I get to see a lot of cases in my line of work. And they almost always fall into two categories. They either work great, or the are inexpensive. If you’re looking for a knock around case for your first-aid kit, or a convenient way to keep your truck gun dry on a canoe trip, the inexpensive cases will work fine. If you care about what you are putting in the case, you need to invest a bit. Call it insurance.
Explorer Cases, an Italian company that is giving the iconic makers like Pelican a run for their money, makes great cases. The unimaginatively named 4412 is a good example. The size makes the case ideal for transporting optics, for storing GoPro sized cameras and accessories, or even traveling with a laptop. And, it goes without saying, the 4412 is ideal carrying guns.
Case makers measure their wares in complex fractions. If that’s what you need, you can pick up the dimensions (in inches or millimeters) here. It can be really helpful when you are sizing for a very specific item.
For the rest of us, the 4412 is just under 19 inches wide, 17 inches tall, and 6 inches deep. On the outside. The useable space inside is more restricted, of course: 17 inches wide, 13 inches tall, and a touch over 4 inches of depth with the space in the bottom and the lid combined.
That depth would keep you from stacking in guns vertically, but they can be placed flat with no difficulty. The case, with foam, weighs in over eight pounds. You can pack it to twenty three pounds before it will sink, and it is rated to withstand temperatures from -27 all the way to 194.
The case is available in black, green, and orange, and comes with foam, or not. It is even available with a PC insert that looks more like a briefcase than a gun case.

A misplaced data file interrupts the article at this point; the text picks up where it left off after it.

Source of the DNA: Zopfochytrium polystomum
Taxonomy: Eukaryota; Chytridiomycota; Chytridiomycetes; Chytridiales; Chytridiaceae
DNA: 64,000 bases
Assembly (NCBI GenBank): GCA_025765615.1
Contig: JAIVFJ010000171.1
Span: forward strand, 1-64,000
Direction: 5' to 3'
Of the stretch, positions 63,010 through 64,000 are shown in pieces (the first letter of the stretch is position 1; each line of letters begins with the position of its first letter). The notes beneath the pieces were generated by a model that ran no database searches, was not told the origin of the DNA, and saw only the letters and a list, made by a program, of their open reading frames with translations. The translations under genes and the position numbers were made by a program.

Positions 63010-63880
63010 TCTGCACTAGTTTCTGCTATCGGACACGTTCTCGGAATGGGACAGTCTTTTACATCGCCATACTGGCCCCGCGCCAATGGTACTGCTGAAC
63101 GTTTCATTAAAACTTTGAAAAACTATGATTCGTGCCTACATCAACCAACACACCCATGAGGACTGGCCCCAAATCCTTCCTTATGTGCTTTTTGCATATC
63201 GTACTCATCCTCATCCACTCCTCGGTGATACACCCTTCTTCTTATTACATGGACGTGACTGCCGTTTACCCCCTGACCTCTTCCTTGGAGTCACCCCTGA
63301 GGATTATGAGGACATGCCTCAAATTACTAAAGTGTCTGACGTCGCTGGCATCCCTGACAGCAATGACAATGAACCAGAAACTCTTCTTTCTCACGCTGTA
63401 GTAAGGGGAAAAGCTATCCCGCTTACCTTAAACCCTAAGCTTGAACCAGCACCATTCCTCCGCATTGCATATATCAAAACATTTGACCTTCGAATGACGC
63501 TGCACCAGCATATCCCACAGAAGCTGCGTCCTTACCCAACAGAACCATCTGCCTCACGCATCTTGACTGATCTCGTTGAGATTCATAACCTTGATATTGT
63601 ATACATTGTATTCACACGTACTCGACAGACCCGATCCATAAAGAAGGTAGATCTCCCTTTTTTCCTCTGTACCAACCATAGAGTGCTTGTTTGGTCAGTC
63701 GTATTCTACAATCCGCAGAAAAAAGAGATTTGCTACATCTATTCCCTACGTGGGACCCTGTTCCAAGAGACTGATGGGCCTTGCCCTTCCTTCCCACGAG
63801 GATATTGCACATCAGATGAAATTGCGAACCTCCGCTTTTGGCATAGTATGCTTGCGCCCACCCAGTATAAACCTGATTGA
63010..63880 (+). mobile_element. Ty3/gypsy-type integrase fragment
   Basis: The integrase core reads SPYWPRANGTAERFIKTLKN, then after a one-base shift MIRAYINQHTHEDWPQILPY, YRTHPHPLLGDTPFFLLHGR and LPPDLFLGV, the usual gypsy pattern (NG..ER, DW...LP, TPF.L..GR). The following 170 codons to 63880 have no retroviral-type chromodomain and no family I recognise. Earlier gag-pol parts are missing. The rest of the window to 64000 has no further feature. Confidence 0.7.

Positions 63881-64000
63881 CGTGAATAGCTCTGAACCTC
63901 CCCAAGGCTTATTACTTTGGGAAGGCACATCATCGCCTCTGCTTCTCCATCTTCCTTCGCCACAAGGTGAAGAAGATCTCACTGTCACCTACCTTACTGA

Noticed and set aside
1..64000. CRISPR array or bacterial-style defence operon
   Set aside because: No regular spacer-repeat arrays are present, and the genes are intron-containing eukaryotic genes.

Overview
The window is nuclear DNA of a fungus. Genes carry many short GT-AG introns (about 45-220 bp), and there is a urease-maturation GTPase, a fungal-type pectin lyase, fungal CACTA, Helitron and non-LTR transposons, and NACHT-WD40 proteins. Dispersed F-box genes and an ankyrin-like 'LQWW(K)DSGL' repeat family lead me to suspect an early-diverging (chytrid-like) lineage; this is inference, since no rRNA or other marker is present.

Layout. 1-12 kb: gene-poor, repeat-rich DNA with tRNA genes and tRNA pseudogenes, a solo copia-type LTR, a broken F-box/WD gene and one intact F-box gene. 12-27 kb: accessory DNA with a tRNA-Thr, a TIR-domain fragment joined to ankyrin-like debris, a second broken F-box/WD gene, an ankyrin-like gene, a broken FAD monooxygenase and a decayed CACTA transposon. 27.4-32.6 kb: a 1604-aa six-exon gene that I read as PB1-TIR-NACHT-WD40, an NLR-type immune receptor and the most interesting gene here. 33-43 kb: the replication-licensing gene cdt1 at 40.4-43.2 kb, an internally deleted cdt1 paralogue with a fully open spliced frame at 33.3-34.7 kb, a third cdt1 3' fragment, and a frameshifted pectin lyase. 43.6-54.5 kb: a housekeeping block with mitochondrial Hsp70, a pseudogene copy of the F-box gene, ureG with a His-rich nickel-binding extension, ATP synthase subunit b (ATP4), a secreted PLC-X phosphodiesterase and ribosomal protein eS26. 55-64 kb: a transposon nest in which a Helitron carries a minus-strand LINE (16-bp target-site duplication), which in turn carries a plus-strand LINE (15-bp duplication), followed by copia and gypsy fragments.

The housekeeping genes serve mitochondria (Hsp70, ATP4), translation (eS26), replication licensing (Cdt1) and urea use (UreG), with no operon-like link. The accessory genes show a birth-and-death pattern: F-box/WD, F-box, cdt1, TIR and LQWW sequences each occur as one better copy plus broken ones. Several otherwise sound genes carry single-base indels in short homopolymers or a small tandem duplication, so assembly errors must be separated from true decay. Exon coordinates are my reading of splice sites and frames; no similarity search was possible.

The 4412 we picked up for testing came back in early June, and it has lived outside ever since. It is one thing to take a case out of the box and see if the seals will keep out water. It is another for a case to survive a southern summer, in full exposure. Add to that a couple of rambunctious (and summertime bored) six-year-olds. They can break anything.
But not the Explorer. After two months outside, the box looks as good as it did the day I pulled it from its packaging. These photos were taken last week. More importantly, the seals still hold.The clasps work flawlessly. There’s been no warping or distortion to the lid. Despite the exposure to sunlight, the plastic is not brittle.
I despise pick and pluck foam, but it is damn useful. I’m just a bit too compulsive about the visual appearances of cases. I want the outside to be beat up, covered in stickers, dents and scratches. But I want the inside to be pristine and neatly organized.
To that end, I’d suggest looking at MyCaseBuilder.com. I worked with them for a Pelican rifle case review, and I went back to them when it was time for a new camera case. Their software is super easy to use and the results are really incredible.
Otherwise, you can pick and pluck. Just be sure you are going too deep. The interior measurements and shock proof nature of a case like the 4412 only work when there is some squishy crush space between the plastic case and the protected object. Otherwise it is just a waterproof box.
The 4412 with pick-n-pluck foam comes in close to the price of some of the serious competitors, like Pelican. The Explorer sells for $150 or so, depending on color options and foam preferences. The prices are close enough that it may not seem like news really. But it may indicate a trend. Competition will drive prices down. And when the product is this solid, that’s good news for us.